- Home
- >
- Exponential derivative – Derivation, Explanation, and Example
Contents
Exponential derivative – Derivation, Explanation, and Example
In differential calculus, weâ€™ll need to also establish a rule for exponential derivative. Our discussion will revolve around the formula for $\dfrac{d}{dx} a^x$ and $\dfrac{d}{dx} e^x$. Exponential functions have a wide range of applications in different STEM fields, so itâ€™s essential to understand how its derivative behaves.
The derivative of an exponential function will be the function itself and a constant factor. A special case occurs for $\boldsymbol{e^x}$ since the derivative is $\boldsymbol{e^x}$ as well.
In this article, weâ€™ll understand how we could come up with the exponential functionsâ€™ derivative rules. Weâ€™ll also see how we can apply them to differentiate a wide range of functions. This is why itâ€™s important to take a refresher on the following topics:
- Review how we derive derivative rules from the formal definition of derivatives.
- Understand the components of an exponential function.
- Apply the fundamental derivative rules with these new derivative rules.
Letâ€™s begin by understanding the factors that we can find in the exponential functionâ€™s derivative. Weâ€™ll eventually learn how to apply this rule to solve problems involving exponential functions.
What is the derivative of an exponential function?Â Â Â Â
Recall that an exponential function has a general form of $y = a^x$, where $a > 0$ but $a \neq 1$. We call $a$ the base, and $x$ is in the exponent part of the expression. For functions like this, the derivative will be the function itself times the base’s natural logarithm.
\begin{aligned}\dfrac{d}{dx} a^x &= a^x \ln a\end{aligned}
Letâ€™s go ahead and observe how an exponential function and its derivative would look like when graphed on an $xy$-plane.
The graph of $f(x) = 2^x$ and $fâ€™(x) = 2^x \cdot \ln2$ confirm the fact that the derivative of an exponential function is an exponential function itself. The only difference is that the derivative will have a constant factor.
Thereâ€™s a special case for the exponential derivative rules, which occurs when $a = e$. Recall that $\ln e = 1$, so we can use this logarithmic property to simplify the formula for $\dfrac{d}{dx} e^x$ as shown below.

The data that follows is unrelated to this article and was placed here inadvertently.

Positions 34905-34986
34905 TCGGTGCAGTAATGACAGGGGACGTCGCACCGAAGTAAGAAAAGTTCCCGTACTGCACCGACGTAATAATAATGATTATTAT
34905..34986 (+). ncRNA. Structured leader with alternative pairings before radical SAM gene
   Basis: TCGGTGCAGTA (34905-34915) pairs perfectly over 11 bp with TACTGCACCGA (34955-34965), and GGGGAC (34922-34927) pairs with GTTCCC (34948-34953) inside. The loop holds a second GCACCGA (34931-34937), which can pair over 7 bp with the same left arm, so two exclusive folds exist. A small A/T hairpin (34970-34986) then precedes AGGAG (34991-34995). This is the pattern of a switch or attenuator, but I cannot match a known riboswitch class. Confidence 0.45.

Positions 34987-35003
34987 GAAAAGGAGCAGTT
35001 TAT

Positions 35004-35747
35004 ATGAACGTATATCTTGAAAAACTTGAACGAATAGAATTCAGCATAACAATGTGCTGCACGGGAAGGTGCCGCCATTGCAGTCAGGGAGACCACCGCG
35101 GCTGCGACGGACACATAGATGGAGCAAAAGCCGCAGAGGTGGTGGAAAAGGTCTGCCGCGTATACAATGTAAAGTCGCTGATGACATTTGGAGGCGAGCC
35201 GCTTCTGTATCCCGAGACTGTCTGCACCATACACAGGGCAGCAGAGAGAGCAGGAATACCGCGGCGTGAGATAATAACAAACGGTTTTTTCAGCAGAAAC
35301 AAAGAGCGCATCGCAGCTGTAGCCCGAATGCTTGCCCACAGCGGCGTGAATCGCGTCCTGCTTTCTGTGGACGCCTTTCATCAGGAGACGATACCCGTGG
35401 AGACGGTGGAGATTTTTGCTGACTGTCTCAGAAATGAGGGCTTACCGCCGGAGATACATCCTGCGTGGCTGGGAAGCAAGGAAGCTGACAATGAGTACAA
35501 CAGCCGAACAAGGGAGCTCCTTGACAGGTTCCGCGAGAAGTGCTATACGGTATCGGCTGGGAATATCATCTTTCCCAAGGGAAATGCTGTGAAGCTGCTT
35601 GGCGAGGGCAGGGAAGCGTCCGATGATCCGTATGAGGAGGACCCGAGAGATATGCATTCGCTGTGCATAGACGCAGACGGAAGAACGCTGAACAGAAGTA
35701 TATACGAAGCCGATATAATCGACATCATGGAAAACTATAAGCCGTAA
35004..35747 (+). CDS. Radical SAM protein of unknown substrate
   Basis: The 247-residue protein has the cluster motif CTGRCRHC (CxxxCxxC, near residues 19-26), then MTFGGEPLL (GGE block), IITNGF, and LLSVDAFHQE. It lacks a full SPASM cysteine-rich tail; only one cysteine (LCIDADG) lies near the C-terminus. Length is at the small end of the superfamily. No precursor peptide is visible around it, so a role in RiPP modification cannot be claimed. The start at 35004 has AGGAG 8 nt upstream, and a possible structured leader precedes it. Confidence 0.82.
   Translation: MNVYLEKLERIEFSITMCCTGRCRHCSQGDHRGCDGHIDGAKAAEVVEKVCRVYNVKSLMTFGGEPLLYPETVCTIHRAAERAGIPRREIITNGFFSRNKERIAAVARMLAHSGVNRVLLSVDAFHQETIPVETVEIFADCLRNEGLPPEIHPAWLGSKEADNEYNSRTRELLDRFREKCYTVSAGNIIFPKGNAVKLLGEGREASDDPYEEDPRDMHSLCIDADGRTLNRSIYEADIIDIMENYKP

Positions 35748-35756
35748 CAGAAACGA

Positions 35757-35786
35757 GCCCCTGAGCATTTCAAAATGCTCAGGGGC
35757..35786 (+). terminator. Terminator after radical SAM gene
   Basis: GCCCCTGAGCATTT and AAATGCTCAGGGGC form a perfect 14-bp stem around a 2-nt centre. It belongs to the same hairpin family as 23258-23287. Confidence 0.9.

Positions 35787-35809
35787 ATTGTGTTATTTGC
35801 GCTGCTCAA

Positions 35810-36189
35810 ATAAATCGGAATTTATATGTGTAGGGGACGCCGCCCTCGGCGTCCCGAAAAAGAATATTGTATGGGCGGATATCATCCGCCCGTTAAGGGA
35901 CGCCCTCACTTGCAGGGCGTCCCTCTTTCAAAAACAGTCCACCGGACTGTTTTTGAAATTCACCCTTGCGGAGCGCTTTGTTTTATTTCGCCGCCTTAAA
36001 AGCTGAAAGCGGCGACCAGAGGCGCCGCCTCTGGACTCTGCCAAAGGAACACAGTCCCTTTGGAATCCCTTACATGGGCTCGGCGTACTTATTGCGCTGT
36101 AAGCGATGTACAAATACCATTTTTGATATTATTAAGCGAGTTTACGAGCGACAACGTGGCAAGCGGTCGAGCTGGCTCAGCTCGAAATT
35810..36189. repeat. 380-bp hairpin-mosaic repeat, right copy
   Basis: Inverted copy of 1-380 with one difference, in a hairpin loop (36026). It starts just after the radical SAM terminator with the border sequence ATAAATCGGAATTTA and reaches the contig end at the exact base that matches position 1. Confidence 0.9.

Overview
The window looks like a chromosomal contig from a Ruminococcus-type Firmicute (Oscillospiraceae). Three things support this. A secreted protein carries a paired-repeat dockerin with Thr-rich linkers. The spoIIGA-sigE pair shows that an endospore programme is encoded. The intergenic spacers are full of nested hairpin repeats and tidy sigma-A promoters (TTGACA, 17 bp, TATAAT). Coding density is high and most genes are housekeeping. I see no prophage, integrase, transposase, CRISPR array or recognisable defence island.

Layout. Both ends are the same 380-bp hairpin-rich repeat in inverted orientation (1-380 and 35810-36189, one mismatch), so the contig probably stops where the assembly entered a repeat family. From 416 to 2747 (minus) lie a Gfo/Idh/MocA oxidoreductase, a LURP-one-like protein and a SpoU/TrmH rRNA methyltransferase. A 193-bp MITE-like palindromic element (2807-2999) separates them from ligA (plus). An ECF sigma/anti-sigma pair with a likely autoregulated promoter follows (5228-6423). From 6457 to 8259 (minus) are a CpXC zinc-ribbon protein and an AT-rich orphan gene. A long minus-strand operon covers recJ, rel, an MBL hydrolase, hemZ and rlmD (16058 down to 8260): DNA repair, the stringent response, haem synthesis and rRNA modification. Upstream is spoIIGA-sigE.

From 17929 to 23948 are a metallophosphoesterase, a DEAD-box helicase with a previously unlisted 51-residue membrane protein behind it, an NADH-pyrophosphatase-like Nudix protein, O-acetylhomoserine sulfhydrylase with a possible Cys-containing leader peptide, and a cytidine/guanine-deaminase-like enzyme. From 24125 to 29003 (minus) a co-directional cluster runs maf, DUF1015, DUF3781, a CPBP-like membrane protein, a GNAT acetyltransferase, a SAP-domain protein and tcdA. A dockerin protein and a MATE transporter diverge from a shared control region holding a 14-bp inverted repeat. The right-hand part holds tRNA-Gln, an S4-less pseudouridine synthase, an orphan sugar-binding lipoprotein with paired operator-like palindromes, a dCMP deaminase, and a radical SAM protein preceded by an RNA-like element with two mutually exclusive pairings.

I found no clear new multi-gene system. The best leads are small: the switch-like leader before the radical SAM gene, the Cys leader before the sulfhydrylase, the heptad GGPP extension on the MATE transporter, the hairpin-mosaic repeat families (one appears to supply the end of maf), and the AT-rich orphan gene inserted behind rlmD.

\begin{aligned}\dfrac{d}{dx} e^x &= e^x\ln e\\&= e^x \cdot 1\\&= e^x\end{aligned}
These two derivative rules will also apply to composite functions. We have to account for the inner functionâ€™s derivative through chain rule.
Hereâ€™s a table summarizing the derivative rules for exponential functions:
Derivative Rules Â Base of $\boldsymbol{a}$ | Derivative Rules Base of $\boldsymbol{e}$ |
\begin{aligned}\dfrac{d}{dx} a^x &= a^x \ln a\end{aligned} | \begin{aligned}\dfrac{d}{dx} e^x &= e^x\end{aligned} |
\begin{aligned}\dfrac{d}{dx} a^{[g(x)]} &= a^{[g(x)]} \ln [g(x)] \cdot gâ€™(x)\end{aligned} | \begin{aligned}\dfrac{d}{dx} e^{[g(x)]} &= e^{[g(x)]} \cdot gâ€™(x)\end{aligned} |
Keep these four variations in mind when working on the sample problems weâ€™ve provided. For now, letâ€™s understand the reason behind these derivative rules by differentiating $a^x$ using the formal definition of derivatives. Weâ€™ll eventually learn how to apply this rule to solve problems involving exponential functions.
Proof of the derivative rule for exponential functions
Recall that $\dfrac{d}{dx} f(x) = \lim_{h\rightarrow 0}\dfrac{f(x + h) â€“ f(x)}{h}$, so we can use this to confirm the derivative that weâ€™ve just learned for $y = a^x$.
- Use the product rule for exponents,$a^{m} \cdot a^n = a^{m+n}$, to factor $a^x$ from the numerator.
- Since $a^x$ is considered a constant for this expression, we can factor it out of $\lim_{h \rightarrow 0}$.
- Evaluate the limit by setting $h$ to $0$.
\begin{aligned}y’ &= \lim_{h\rightarrow 0} \dfrac{a^{x + h} – a^x}{h}\\&= \lim_{h\rightarrow 0} \dfrac{a^x(a^h – 1)}{h}\\&= a^x\lim_{h\rightarrow 0}\dfrac{a^h – 1}{h}\end{aligned}
The limit of exponential functions of the form $\dfrac{a^h – 1}{h}$ as $h \rightarrow 0$ is said to be $\ln a$, so weâ€™ll use this property to rewrite $yâ€™$.
\begin{aligned}y’ &=a^x \ln a\end{aligned}
This confirms the exponential derivative rule – $\dfrac{d}{dx} a^x = a^x \ln a$.
How to find the derivative of an exponential function?
The most important step in differentiating exponential functions is to make sure that weâ€™re actually working with exponential functions. Make sure that the function has a constant base and $\boldsymbol{x}$ is found at the exponent.